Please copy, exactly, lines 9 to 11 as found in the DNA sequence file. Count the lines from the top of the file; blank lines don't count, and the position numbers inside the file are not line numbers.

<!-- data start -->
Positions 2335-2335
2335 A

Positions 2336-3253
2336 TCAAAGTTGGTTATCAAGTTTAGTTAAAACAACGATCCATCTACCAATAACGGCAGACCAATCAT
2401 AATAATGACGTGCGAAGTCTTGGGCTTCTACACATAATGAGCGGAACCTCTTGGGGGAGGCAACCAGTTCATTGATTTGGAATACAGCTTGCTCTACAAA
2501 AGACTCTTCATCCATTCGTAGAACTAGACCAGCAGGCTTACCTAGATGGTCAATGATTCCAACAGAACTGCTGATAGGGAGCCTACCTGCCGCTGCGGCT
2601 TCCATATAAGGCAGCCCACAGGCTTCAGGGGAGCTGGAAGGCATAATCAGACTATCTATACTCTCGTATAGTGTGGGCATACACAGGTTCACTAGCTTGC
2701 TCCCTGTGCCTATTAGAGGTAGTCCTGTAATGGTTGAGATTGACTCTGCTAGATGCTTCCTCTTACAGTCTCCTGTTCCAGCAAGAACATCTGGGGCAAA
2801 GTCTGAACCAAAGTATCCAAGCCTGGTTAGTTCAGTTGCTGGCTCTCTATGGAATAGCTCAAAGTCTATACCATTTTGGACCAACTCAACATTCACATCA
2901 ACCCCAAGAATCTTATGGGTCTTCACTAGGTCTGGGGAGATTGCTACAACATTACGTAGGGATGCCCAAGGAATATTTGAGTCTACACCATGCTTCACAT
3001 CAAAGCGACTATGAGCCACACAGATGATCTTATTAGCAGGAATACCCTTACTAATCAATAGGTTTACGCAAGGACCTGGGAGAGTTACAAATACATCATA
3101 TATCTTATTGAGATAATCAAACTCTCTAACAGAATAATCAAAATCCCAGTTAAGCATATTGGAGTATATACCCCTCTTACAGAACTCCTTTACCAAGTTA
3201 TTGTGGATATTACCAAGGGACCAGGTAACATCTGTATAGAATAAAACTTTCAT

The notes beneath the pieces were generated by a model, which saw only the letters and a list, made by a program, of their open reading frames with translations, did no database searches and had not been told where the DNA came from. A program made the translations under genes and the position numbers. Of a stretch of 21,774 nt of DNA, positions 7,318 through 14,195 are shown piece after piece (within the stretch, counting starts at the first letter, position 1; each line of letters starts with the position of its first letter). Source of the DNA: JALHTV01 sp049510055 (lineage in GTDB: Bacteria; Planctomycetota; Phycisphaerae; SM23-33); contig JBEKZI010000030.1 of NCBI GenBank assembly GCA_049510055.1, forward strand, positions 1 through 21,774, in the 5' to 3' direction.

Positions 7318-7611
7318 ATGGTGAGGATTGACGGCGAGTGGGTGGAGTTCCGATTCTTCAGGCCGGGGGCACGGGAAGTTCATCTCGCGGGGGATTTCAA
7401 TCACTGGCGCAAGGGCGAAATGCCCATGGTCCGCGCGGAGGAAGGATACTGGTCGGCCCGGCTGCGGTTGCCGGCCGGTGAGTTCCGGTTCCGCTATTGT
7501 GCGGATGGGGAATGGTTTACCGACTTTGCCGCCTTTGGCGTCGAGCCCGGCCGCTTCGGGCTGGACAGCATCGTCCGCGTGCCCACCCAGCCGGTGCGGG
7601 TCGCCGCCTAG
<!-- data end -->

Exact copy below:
2801 GTCTGAACCAAAGTATCCAAGCCTGGTTAGTTCAGTTGCTGGCTCTCTATGGAATAGCTCAAAGTCTATACCATTTTGGACCAACTCAACATTCACATCA
2901 ACCCCAAGAATCTTATGGGTCTTCACTAGGTCTGGGGAGATTGCTACAACATTACGTAGGGATGCCCAAGGAATATTTGAGTCTACACCATGCTTCACAT
3001 CAAAGCGACTATGAGCCACACAGATGATCTTATTAGCAGGAATACCCTTACTAATCAATAGGTTTACGCAAGGACCTGGGAGAGTTACAAATACATCATA